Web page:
As power dynamics change by the hour across Afghanistan, International aid agency World Vision warns that countless more vulnerable children will pay the ultimate price as they are caught in the maelstrom. At terrifying speed, territories and control are changing, schools are closed, food is scarce and forced displacement figures are soaring. Children and families are in hiding or fleeing and their fundamental rights are being denied.
The numbers are staggering.
Almost half the population – 18.4 million people (8.2 million children) – have needed humanitarian and protection assistance in 2021 and this is growing. An acute food insecurity crisis is faced by more than 30% of the Afghani population (12.2 million). Accelerated forced displacement is projected to result in 500,000 people fleeing across various provinces by the end of the year. The pandemic continues to worsen, and preventative measures are lacking. In a country with a population of close to 40 million, so far only 139,051 COVID-19 cases and 6,098 deaths were reported since February 2020.
“Extreme vulnerabilities and fear are at record levels and children are at greater risk of violence, abuse and exploitation. Families who are already struggling to survive destitution related to this conflict, a devastating drought and the effects of COVID-19, are now resorting to the most desperate of measures to protect their children, including child marriage. History has shown that the resilience and fortitude of the Afghan people is extraordinary. But it has its limits. They are now at their most vulnerable and we cannot abandon them now.” says National Director Asuntha Charles.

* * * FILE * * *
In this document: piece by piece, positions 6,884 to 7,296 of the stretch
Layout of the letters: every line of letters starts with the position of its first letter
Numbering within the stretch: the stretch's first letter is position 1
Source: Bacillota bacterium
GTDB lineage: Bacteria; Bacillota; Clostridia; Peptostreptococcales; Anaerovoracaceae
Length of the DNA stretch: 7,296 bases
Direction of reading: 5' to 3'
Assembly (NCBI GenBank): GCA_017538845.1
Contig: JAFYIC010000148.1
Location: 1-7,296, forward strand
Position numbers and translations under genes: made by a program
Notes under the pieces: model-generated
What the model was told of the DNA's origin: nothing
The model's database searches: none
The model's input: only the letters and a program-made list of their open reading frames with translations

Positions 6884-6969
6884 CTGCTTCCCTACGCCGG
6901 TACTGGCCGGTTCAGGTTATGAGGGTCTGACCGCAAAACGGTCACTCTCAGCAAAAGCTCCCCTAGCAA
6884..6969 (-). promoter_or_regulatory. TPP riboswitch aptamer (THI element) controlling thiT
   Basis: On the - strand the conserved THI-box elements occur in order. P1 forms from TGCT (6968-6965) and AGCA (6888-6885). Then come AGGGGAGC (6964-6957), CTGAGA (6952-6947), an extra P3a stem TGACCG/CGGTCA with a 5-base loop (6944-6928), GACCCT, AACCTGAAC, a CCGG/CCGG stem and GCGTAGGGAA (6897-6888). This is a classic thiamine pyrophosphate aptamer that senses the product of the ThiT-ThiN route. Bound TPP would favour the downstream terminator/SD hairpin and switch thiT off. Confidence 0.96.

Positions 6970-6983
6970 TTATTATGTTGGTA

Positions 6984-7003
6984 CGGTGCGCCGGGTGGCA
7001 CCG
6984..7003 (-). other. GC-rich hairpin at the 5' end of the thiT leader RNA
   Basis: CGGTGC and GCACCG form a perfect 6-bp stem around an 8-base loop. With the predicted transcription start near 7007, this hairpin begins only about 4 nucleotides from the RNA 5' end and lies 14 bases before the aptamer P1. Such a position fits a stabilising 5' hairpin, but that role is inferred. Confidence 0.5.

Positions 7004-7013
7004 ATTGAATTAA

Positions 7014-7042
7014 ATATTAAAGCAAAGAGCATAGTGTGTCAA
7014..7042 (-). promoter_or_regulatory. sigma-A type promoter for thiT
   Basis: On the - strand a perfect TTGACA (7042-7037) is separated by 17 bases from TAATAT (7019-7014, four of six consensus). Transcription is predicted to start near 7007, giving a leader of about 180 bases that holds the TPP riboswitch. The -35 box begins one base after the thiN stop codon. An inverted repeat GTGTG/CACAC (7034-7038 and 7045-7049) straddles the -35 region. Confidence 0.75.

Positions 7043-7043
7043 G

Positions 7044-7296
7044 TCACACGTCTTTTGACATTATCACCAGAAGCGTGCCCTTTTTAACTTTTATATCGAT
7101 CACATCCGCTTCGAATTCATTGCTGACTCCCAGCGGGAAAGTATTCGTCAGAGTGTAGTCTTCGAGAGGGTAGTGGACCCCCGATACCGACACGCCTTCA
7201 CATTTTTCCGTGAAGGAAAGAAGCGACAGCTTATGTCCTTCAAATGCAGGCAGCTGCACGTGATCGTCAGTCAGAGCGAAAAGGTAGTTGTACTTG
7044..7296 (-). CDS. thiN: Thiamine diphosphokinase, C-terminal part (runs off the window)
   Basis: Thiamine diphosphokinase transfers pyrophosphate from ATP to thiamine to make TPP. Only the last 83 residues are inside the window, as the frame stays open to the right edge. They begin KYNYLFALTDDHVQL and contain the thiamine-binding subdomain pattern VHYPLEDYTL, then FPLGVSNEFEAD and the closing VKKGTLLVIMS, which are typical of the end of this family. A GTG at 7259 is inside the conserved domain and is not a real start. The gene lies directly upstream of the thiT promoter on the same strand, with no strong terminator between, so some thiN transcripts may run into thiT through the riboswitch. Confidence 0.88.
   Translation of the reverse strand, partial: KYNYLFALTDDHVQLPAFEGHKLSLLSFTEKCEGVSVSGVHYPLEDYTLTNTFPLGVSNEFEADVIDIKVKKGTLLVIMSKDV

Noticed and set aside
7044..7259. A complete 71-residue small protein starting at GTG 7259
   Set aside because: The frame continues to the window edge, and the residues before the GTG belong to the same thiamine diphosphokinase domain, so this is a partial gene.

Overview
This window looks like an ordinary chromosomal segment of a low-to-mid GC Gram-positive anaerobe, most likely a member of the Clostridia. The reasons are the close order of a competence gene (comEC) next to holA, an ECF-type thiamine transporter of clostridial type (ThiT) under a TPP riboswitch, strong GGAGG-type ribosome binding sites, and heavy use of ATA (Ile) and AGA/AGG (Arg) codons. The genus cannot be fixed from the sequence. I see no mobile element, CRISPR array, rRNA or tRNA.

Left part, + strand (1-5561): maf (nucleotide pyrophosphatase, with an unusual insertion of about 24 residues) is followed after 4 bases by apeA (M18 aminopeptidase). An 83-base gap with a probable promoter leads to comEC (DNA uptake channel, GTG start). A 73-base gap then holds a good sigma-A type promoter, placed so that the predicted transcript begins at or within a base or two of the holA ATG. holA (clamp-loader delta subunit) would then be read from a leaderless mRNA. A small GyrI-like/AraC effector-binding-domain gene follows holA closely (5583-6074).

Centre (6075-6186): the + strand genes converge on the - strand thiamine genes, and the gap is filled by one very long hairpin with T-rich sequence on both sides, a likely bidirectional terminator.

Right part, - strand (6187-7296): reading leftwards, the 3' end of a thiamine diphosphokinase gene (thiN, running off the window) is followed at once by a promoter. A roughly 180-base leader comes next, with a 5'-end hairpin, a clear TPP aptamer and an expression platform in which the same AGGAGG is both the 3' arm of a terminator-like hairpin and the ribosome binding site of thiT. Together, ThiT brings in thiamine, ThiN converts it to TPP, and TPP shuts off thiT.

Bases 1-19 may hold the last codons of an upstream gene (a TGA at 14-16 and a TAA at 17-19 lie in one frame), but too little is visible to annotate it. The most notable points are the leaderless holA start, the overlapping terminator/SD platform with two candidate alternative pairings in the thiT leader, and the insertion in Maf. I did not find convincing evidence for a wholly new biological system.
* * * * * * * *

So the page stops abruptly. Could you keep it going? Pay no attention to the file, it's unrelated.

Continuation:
World Vision calls for all parties to the conflict to put vulnerable children first. International humanitarian law must be respected and the lives of Afghan children, their families, and communities prioritised. The international community must maintain its presence on the ground to prevent an unprecedented humanitarian catastrophe. Further commitment must be made to increased and sustained funding supports, diplomatic engagement, international responsibility for durable solutions, and the protection of child rights.
“Children are the single greatest asset to any sustainable, durable solution to multiple crises. For their sake, all sides must put the humanitarian needs of their people first and end this conflict. Together with our +300 Afghan staff, World Vision will stay and deliver.” Ms. Charles said.
For the past 20 years, through a range of holistic, integrated humanitarian projects that promote change and improve well-being, World Vision has been serving the children, families, and communities in Afghanistan. Every year, over 488,600 children and adults' benefit from World Vision Afghanistan’s programs, which currently operate in four provinces and cities throughout Afghanistan.
For more information, please contact:
- Asuntha Charles, Afghanistan National Director, Herat GMT+ 4.5
- Johnathan Chifamba, Operations Director, Herat GMT+ 4.5
- Eleanor Monbiot, Regional Leader, MEERO, Cyprus GMT+ 2
- Leah Donoghue, Regional Communications and Advocacy Director, Jordan GMT+ 2
Source: WHO Situation Report Afghanistan 1-15 July, 2021 https://reliefweb.int/sites/reliefweb.int/files/resources/afghanistan-covd-19-situation-report-1-15-july-2021.pdf